And is it any wonder? The sole purpose of everything else in our godforsaken consumerist orgy is to bring as much gratification to those who can afford it as possible, so why shouldn't children serve the same purpose? They have become another product, a toy designed to enhance the social standing of the owners and make them feel good about themselves.

They do not represent the future, or even human beings in their own right. If they did, we would treat them as human beings. Our society would see that by wasting the social instincts of the next generation of decision makers, we are committing social suicide. But instead we bow to the needs of our cars and the Property Market by cleansing our streets of children, whenever they appear to be enjoying themselves, or merely being children.

From an early stage, if they are to learn to socialise and feel part of their communities, children need some kind of space, however primitive and improvised, they can call their own. Where they are NOT confined and bossed about at every turn, where they get the chance to negotiate their own rules. The technical term for this process is 'Play'.

The destruction of communities and the unprecedented consumer spending boom of the last ten years has bulldozed away Play, replacing it with television. There was simply no money in it...

Unless we blame British parents en masse. There is that excuse, I suppose. It seems that catching the ferry from Calais infects every parent with a virus which numbs the sense of nurture in human beings. Shouldn't we try to come up with a vaccine of some kind? Until then, all british parents should be put in prison, perhaps. It's the only way!

So What is Wales?

Dai Dragon. Old Castle Road. Llanelli 2007.
dai dragon - Photo Hosted at Buzznet
Welsh culture is one of many casualty cultures, a bit like bits of the ex Soviet Union or even Northern Ireland. Any national identifying culture it may have had was finally destroyed by industrialisation in the C19, and with it the language.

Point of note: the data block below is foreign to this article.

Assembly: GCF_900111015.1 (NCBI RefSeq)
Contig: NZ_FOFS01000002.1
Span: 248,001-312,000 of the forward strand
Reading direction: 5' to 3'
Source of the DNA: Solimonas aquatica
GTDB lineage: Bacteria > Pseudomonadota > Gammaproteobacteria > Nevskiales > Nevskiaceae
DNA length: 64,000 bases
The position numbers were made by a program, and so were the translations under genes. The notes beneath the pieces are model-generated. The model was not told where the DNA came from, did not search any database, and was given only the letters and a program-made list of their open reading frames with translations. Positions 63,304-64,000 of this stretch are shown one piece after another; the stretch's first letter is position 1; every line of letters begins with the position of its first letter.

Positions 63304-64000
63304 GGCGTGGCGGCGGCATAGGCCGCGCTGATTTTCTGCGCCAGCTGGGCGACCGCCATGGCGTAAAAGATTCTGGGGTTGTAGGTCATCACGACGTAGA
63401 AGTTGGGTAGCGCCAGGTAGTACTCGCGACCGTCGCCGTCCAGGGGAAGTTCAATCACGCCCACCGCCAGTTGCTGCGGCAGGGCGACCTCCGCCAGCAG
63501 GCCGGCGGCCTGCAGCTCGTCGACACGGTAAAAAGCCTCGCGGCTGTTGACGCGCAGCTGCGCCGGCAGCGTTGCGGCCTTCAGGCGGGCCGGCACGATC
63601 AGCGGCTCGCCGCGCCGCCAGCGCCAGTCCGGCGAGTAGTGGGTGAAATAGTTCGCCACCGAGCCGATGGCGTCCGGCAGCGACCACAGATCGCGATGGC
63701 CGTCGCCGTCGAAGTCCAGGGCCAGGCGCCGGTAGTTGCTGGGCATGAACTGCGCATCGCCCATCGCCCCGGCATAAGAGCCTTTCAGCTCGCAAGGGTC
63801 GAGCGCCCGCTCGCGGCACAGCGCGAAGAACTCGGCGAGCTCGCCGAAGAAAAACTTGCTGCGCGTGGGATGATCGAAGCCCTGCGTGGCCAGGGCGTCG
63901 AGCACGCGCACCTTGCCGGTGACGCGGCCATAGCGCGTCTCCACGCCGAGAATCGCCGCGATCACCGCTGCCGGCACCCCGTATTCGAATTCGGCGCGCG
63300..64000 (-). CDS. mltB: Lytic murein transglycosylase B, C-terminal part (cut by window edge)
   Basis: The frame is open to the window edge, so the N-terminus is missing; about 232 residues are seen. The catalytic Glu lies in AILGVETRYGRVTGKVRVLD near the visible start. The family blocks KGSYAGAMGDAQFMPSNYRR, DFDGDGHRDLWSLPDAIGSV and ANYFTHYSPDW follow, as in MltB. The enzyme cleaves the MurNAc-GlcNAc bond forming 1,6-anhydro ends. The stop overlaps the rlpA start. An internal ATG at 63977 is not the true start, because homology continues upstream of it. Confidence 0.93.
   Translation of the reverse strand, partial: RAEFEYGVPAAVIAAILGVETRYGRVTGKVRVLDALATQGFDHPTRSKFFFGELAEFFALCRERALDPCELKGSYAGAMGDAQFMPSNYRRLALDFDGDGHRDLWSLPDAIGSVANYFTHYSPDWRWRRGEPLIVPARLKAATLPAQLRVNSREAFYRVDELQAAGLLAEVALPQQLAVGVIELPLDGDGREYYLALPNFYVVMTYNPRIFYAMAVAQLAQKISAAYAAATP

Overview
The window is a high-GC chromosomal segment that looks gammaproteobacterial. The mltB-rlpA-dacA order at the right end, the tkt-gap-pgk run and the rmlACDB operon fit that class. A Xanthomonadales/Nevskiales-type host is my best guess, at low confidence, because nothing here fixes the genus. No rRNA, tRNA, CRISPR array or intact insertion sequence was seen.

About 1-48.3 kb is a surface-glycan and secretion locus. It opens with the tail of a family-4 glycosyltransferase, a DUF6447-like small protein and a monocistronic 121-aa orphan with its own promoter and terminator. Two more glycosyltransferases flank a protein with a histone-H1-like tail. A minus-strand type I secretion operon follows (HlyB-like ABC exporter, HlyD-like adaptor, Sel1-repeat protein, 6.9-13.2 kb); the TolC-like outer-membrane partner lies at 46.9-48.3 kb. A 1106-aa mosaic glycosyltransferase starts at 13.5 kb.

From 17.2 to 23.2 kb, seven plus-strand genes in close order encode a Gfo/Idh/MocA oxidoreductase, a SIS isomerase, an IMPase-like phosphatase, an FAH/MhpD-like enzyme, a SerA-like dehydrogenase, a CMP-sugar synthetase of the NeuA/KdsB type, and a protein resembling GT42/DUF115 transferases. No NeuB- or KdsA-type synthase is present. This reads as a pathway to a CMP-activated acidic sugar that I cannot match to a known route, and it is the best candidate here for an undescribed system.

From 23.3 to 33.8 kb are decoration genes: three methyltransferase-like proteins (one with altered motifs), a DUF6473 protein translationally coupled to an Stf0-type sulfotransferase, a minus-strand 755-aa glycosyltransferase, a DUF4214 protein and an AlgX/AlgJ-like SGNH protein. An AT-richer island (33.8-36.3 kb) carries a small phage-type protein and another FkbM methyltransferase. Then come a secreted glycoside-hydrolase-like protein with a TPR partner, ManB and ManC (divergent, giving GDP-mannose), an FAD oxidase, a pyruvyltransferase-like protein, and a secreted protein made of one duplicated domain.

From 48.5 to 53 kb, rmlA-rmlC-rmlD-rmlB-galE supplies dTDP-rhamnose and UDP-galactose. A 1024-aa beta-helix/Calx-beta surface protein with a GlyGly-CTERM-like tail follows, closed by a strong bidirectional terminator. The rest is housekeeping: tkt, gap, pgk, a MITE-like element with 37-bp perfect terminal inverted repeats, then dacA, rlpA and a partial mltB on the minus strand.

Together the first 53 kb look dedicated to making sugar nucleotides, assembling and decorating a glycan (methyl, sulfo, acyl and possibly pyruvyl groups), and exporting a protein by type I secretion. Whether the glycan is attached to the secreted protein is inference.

Wales is rightly now trying to reconstruct the language, and with it the culture. But can it work this way round?
In a living language, words regularly come from below and from common usage. But in Welsh, new words almost always appear in print before anyone utters them. The absence of new Welsh slang from the dictionaries is an indicator of this. In Wales, almost anything new arrives via English, and we then make a pathetic attempt to make it our own by coming up with some daft literal translation. 'Crematorium' becomes 'the place where you get burnt' - more or less. For this and many other cringe-making examples, see any road sign in Wales.
The result is that many people who speak Welsh, even as a first language, do not have the vocabulary to discuss genuinely subtle distinctions in an argument. My 65 year old brother - an educated, highly literate Welsh speaker from birth and a militant welsh chauvinist who has sung for the best male voice choir in Wales for forty years - recently admitted to me that there are conversations he could have in English, but not in Welsh. At a certain level of complexity, he just had to use English. This shocked me, and convinced me that if he couldn't have a genuinely free conversation in Welsh, then very few others can. There must be just a handful of dusty academics in an attic in Aberystwyth or Machynlleth who can have a decent conversation in Welsh. And there they are, synthesizing the language as we speak, like an ad agency in a Harry Potter movie.